Anti-slavery policy is just as important as anti-money-laundering, says new report

The need to fight modern slavery and human trafficking (MSHT) should be just as high on the radar of banks and financial services companies as anti-money-laundering (AML) and counter-terrorist-financing initiatives.

That’s according to a new 84-page report from anti-financial crime organisation Themis, in partnership with the Independent Anti-Slavery Commissioner and anti-slavery platform the Tribe Freedom Foundation. The research was supported by the NatWest Group, TSB, and financial services consultancy RedCompass. Download the full report via this link.

There are over 40 million people in forced labour and modern slavery worldwide, generating an estimated $150 billion in annual profits for criminals, unscrupulous employers, and regimes with lax human rights records.

Financial services companies have a critical role to play in combating these issues in their supply chains and customer bases, says the report.

In the UK alone, it is estimated that 130,000 people are connected to slavery and exploitation. However, the year-long study of over 1,000 finance industry professionals found that 45 percent of senior managers are unaware that such problems exist in the UK, as are 30 percent of their employees.

Over one-third (36 percent) of finance industry employees think that their organisation has no influence at all in combating slavery and exploitation, while over two-thirds (68 percent) do not believe the subject had been raised seriously – if at all – by management in the last 12 months.

“Many companies see the publishing of a modern slavery statement as nothing but a tick box exercise,” adds the report.

“Many financial institutions that publish a modern slavery statement focus only on the direct impacts of their business, such as cleaning or catering staff, or the construction of office buildings, without acknowledging the far larger impact their business has through its investment, lending, and client relationships.

“Whether a criminal gang is laundering money through a high street bank or sophisticated criminals are transferring money internationally, whether your pension is investing in a company that uses bonded labour or your savings are invested in abusive garment factories, money is the driving force behind every case of exploitation.”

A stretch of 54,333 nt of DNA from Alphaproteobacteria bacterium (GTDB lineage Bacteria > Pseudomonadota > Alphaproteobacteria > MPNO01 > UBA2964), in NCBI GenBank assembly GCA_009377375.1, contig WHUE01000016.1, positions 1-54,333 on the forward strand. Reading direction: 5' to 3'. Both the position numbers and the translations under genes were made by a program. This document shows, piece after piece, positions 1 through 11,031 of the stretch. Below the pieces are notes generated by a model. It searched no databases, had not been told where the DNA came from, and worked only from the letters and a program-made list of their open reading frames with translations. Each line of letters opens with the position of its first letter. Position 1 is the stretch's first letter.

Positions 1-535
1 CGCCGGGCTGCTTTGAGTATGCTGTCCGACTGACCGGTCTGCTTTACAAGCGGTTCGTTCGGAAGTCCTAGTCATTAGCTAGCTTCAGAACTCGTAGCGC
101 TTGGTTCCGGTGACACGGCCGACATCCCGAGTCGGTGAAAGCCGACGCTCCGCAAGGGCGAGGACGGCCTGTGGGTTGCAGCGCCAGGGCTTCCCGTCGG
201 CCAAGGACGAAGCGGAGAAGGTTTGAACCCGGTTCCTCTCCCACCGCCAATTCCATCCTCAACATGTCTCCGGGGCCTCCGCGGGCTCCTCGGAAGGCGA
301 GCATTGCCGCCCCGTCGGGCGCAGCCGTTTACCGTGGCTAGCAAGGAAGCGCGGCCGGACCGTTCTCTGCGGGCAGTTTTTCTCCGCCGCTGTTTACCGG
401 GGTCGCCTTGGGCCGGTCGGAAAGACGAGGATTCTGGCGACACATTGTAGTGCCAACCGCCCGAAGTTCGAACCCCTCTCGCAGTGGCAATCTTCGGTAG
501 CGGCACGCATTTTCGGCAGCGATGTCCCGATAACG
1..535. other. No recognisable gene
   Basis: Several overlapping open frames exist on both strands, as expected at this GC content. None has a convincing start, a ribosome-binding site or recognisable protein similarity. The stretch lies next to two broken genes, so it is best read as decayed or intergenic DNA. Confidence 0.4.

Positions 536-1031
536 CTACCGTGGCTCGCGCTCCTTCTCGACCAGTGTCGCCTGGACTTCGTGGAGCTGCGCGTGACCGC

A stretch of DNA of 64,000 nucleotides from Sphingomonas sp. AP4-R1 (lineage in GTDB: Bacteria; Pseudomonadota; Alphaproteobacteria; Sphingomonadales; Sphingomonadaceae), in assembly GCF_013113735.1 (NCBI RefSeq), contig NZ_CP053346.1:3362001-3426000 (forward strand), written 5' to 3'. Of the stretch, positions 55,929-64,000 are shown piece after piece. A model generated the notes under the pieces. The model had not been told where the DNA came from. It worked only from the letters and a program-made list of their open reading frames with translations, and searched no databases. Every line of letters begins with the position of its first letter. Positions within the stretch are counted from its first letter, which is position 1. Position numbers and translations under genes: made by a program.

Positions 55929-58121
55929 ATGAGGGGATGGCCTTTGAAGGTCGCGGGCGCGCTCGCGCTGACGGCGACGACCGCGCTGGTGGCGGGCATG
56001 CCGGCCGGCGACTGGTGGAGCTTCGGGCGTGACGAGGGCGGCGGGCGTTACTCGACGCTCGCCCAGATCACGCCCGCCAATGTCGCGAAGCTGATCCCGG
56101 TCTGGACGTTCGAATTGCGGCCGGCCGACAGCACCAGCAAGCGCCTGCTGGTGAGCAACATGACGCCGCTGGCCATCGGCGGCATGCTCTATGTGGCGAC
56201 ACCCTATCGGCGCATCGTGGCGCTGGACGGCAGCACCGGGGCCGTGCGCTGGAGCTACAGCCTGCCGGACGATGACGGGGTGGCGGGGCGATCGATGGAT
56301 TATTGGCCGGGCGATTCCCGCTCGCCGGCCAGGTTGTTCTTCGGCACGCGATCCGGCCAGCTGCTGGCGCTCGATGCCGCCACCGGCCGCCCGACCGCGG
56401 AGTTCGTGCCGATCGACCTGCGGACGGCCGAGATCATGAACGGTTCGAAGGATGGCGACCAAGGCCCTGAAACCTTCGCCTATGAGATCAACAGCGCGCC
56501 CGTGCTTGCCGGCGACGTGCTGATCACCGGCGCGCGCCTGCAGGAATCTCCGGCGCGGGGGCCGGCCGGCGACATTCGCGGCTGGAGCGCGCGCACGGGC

Dame Sara Thornton, UK Independent Anti-Slavery Commissioner, said:

“I have written to the CEOs of major financial institutions asking them to respond to the worrying findings that this report highlights and let me know what they are going to do to address modern slavery and human trafficking within their organisations.”

So what can the industry do? Among the report’s recommendations, it advises that:

  • Leaders should take a prominent stand against abusive practices in their supply chains and business activities.
  • Banks and financial services companies should undertake regular due diligence to check for abusive practices is their supply chains – and in their investments.
  • Banks and financial services companies should integrate modern slavery red flags into their existing AML frameworks.
  • MSHT elements should be incorporated into current risk assessments and due diligence processes.
  • Companies should map and monitor the direct risks of modern slavery in their day-to-day activities by performing risk assessments on staff, suppliers, and business partners.
  • Procurement departments should review recruitment processes of suppliers and ensure the same is carried out across the supply lines of partner organisations.
  • Leaders should encourage a culture of transparency on cases of MSHT within the organisation, and in its supply chains and business relationships.
  • Companies should publicly report any cases, or suspected cases, of MSHT in the supply chain, and their intended remedies.
  • Publicly identifying the risks demonstrates that monitoring systems are effective and encourages greater awareness of, and engagement with, the issue.
  • Investment companies should incorporate MSHT elements into any enterprise-wide Human Rights Due Diligence framework, to ensure a joined-up approach across all functions and tiers of the organisation.
  • Lenders and investors should engage with companies and demand proof that modern slavery is not present in their supply chains as a pre-condition of any investment or lending.
  • Retail bank staff should be trained to look for wider patterns of suspicious activity as well as looking at individual accounts.
  • Retail banks should facilitate access to bank accounts and ongoing support services to the survivors of modern slavery.
  • Where banks wish to support philanthropic causes, they should consider supporting charities that work on MSHT issues that relate to their core business.

The report warns that single pieces of information or evidence about MSHT may not be sufficient to bring a successful court case. This is why collaboration between banks and law enforcement agencies is key to enabling investigators to see the bigger picture, including the sum of many different pieces of evidence.

Dickon Johnstone, CEO of Themis, said,

“Financial institutions need to take a good look at their core business activities, and understand where their money is going and what types of business it is enabling.

“I challenge any senior manager who says their organisation has no links to modern slavery to prove it. There are 40 million people in slavery in the world, so chances are your institution will have either direct or indirect links to modern slavery and human trafficking somewhere within your operations, your supply chains or in those businesses you lend to or invest in.

“Don’t turn a blind eye. Do something about it.”